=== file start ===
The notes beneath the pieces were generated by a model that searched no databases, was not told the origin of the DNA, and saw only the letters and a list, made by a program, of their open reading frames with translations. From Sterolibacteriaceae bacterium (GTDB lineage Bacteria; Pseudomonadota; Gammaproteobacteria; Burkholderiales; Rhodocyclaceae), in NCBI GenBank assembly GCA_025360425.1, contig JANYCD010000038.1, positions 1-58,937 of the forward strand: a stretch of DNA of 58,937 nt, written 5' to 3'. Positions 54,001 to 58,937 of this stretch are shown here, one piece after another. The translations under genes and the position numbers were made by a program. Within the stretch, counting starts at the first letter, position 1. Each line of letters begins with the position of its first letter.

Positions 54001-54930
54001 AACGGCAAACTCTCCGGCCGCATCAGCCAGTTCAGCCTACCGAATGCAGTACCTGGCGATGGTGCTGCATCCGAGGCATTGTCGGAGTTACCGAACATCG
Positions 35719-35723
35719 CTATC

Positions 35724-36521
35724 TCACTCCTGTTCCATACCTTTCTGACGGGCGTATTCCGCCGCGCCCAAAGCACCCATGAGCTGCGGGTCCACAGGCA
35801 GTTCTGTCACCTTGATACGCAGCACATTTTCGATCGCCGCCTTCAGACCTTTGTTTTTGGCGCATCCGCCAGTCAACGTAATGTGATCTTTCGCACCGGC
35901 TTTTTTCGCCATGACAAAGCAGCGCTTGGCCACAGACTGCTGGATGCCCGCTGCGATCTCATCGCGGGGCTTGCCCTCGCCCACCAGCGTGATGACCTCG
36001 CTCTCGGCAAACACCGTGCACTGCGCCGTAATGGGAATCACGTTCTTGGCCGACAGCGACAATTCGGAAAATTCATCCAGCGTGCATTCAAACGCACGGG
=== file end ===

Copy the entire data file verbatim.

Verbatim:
The notes beneath the pieces were generated by a model that searched no databases, was not told the origin of the DNA, and saw only the letters and a list, made by a program, of their open reading frames with translations. From Sterolibacteriaceae bacterium (GTDB lineage Bacteria; Pseudomonadota; Gammaproteobacteria; Burkholderiales; Rhodocyclaceae), in NCBI GenBank assembly GCA_025360425.1, contig JANYCD010000038.1, positions 1-58,937 of the forward strand: a stretch of DNA of 58,937 nt, written 5' to 3'. Positions 54,001 to 58,937 of this stretch are shown here, one piece after another. The translations under genes and the position numbers were made by a program. Within the stretch, counting starts at the first letter, position 1. Each line of letters begins with the position of its first letter.

Positions 54001-54930
54001 AACGGCAAACTCTCCGGCCGCATCAGCCAGTTCAGCCTACCGAATGCAGTACCTGGCGATGGTGCTGCATCCGAGGCATTGTCGGAGTTACCGAACATCG
Positions 35719-35723
35719 CTATC

Positions 35724-36521
35724 TCACTCCTGTTCCATACCTTTCTGACGGGCGTATTCCGCCGCGCCCAAAGCACCCATGAGCTGCGGGTCCACAGGCA
35801 GTTCTGTCACCTTGATACGCAGCACATTTTCGATCGCCGCCTTCAGACCTTTGTTTTTGGCGCATCCGCCAGTCAACGTAATGTGATCTTTCGCACCGGC
35901 TTTTTTCGCCATGACAAAGCAGCGCTTGGCCACAGACTGCTGGATGCCCGCTGCGATCTCATCGCGGGGCTTGCCCTCGCCCACCAGCGTGATGACCTCG
36001 CTCTCGGCAAACACCGTGCACTGCGCCGTAATGGGAATCACGTTCTTGGCCGACAGCGACAATTCGGAAAATTCATCCAGCGTGCATTCAAACGCACGGG